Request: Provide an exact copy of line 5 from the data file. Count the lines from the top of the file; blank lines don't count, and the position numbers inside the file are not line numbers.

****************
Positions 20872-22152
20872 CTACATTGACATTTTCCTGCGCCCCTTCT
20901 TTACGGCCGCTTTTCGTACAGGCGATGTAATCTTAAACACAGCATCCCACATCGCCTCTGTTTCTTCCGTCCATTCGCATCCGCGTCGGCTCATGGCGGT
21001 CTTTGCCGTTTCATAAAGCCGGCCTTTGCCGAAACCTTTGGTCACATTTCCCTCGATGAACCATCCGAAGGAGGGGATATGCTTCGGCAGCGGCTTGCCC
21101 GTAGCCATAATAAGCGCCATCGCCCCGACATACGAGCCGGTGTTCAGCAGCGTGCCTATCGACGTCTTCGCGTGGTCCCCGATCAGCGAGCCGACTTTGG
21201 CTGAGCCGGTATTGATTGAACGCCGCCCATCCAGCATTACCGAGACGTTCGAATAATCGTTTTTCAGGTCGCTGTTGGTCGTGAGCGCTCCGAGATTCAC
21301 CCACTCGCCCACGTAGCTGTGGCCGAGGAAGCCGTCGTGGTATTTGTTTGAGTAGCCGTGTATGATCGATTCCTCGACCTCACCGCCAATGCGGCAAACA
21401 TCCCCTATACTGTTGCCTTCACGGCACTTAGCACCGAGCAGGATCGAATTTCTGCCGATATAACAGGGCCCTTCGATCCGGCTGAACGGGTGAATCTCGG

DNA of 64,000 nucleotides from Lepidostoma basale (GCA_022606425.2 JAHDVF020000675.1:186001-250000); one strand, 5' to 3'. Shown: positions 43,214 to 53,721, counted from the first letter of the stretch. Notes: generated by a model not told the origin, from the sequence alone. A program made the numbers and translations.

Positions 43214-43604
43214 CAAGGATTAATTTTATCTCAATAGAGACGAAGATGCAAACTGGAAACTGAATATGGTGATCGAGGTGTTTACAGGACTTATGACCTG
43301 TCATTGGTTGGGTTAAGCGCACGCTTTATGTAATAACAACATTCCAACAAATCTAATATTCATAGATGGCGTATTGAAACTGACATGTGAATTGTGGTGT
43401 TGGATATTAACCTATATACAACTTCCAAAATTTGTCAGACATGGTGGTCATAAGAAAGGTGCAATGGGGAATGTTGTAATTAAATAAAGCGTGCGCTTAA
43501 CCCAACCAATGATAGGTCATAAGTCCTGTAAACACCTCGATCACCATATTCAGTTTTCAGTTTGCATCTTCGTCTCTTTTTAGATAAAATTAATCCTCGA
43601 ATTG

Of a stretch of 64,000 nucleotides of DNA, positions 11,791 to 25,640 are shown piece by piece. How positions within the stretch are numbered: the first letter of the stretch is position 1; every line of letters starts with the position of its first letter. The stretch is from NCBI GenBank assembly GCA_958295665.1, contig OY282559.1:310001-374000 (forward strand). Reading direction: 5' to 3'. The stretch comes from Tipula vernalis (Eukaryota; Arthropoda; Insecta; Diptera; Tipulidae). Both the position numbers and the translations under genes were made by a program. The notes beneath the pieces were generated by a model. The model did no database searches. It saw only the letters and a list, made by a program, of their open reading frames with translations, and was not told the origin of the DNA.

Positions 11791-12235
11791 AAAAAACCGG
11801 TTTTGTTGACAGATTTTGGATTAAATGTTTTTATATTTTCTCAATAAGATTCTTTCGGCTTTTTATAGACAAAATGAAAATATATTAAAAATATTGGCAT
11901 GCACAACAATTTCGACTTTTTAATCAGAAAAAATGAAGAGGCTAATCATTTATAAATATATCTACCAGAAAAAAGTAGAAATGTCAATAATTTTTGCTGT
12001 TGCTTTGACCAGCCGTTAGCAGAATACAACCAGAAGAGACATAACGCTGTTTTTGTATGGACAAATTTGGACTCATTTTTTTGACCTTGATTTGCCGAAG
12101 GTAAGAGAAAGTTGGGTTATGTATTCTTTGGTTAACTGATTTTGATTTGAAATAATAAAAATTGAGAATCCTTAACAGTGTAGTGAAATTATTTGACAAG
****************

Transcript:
21101 GTAGCCATAATAAGCGCCATCGCCCCGACATACGAGCCGGTGTTCAGCAGCGTGCCTATCGACGTCTTCGCGTGGTCCCCGATCAGCGAGCCGACTTTGG